Can I Prevent a Neighbor from Disputing a Land Survey?
In the case of an encroachment, a plaintiff may be awarded the fair value of the property. Typically, the court will determine value of property based upon expert evidence as to the value of comparable property in the location. In order to award punitive damages for an encroachment, courts have held that the plaintiff needs to prove the defendant acted with recklessness that shows a conscious disregard of property rights. It will be a matter of subjective determination for the court whether the accusations are malicious or there is a good faith question over the accuracy of the survey. Injunctive relief preventing moving of markers, etc. may be requested, and if violated, a petition for contempt may be filed.
An easement may be created by agreement which grants a privilege of a specific and limited use of the land of another. A right of way is a form of an easement granted by the property owner that gives another the right to travel over and use the owner's land as long as it is not inconsistent with the owner's use and enjoyment of the land.
The laws of adverse possession allow a person to obtain title to land by simply using the land for a period of time specified by state law. For example, a neighboring property owner may have built a fence, placing it several feet inward on his property. If a person knows that a fence is on his land, but do not dispute its placement, title to that portion of the property could be lost. The intruder's use of the land must be in the open for everyone to see. Title to land is acquired by adverse possession as a result of the lapse of the statute of limitations for ejectment, which bars the commencement of a lawsuit by the true owner to recover possession of the land. Adverse possession depends upon the intent of the occupant to claim and hold real property in opposition to all the world and the demonstration of this intention by visible and hostile possession of the land so that the owner is or should be aware that adverse claims are being made.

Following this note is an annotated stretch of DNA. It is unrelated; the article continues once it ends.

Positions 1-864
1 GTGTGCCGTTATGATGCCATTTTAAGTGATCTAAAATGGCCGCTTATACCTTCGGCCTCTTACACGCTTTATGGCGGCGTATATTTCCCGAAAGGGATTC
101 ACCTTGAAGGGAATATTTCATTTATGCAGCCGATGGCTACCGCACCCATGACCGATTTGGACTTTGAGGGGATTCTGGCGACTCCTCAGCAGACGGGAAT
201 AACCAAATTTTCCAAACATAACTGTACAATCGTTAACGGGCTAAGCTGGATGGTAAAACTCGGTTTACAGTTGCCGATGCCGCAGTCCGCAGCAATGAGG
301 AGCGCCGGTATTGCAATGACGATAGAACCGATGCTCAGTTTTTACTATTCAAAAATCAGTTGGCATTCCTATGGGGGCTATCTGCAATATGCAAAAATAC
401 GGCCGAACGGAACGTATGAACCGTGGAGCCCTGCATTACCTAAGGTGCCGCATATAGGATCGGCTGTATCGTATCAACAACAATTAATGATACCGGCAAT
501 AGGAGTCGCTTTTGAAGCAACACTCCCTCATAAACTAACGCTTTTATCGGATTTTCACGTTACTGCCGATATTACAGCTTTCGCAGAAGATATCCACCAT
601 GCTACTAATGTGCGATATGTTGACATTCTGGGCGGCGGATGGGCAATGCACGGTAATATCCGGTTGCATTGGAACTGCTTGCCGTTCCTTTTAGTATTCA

In order that adverse possession ripen into legal title, non-permissive use by the adverse claimant that is actual, open and notorious, exclusive, hostile, and continuous for the statutory period must be established. All of these elements must coexist if title is to be acquired by adverse possession. Adverse possession must be continuous for the full statutory period if title is to vest. Continuity means regular, uninterrupted occupancy of the land. Mere occasional or sporadic use is not enough.
While continuous possession is required for the acquisition of title by adverse possession, it is not necessary that only one person hold the land continuously for the statutory period. The time periods that successive adverse occupants have possessed the land may be added together to meet the continuity requirement if privity exists between the parties. The addition of these different periods is called tacking. Privity refers to the giving of possession of the land from one owner to the next so that it is continuously occupied by a possessor. Privity exists between different persons whose interests are related to each other by a sale or inheritance of the land or by operation of law, as possession by a trustee in bankruptcy.
It may be possible to alert the neighbor to the encroachment with a notice or enter into an agreement for an easement.